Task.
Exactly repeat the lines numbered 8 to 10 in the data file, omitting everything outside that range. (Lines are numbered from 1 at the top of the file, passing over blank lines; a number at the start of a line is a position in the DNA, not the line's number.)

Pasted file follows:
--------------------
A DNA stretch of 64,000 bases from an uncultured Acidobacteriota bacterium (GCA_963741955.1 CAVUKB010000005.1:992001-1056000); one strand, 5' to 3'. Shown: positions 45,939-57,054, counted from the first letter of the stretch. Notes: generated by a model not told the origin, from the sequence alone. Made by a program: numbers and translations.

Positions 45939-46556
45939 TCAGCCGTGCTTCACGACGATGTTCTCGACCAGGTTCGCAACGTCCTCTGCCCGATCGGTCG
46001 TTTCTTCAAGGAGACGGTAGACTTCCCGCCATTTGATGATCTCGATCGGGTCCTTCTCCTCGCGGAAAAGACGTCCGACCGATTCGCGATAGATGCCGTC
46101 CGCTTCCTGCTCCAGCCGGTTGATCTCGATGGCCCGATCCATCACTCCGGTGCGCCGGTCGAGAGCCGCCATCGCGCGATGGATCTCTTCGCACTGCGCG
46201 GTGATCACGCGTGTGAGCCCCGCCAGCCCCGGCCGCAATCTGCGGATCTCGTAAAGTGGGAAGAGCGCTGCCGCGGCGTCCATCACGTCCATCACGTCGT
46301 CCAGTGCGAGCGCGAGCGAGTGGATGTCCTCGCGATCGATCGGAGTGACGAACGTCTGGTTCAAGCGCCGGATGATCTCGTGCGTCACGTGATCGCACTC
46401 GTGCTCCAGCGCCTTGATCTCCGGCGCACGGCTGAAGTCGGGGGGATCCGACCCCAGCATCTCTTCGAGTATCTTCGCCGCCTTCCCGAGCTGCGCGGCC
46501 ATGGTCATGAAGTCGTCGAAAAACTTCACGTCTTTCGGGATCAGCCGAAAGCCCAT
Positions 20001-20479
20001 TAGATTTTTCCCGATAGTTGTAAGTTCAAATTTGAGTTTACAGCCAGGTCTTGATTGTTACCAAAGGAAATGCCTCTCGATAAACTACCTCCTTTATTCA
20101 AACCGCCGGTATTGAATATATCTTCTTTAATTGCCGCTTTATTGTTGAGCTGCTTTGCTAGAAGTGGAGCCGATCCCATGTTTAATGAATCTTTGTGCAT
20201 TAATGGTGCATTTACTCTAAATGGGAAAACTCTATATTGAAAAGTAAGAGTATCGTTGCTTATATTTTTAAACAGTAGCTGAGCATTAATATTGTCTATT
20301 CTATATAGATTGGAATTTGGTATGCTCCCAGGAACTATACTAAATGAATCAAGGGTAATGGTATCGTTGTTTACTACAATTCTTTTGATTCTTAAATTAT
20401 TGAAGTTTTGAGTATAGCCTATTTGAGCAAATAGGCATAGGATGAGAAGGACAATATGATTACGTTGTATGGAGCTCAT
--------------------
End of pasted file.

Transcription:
46401 GTGCTCCAGCGCCTTGATCTCCGGCGCACGGCTGAAGTCGGGGGGATCCGACCCCAGCATCTCTTCGAGTATCTTCGCCGCCTTCCCGAGCTGCGCGGCC
46501 ATGGTCATGAAGTCGTCGAAAAACTTCACGTCTTTCGGGATCAGCCGAAAGCCCAT
Positions 20001-20479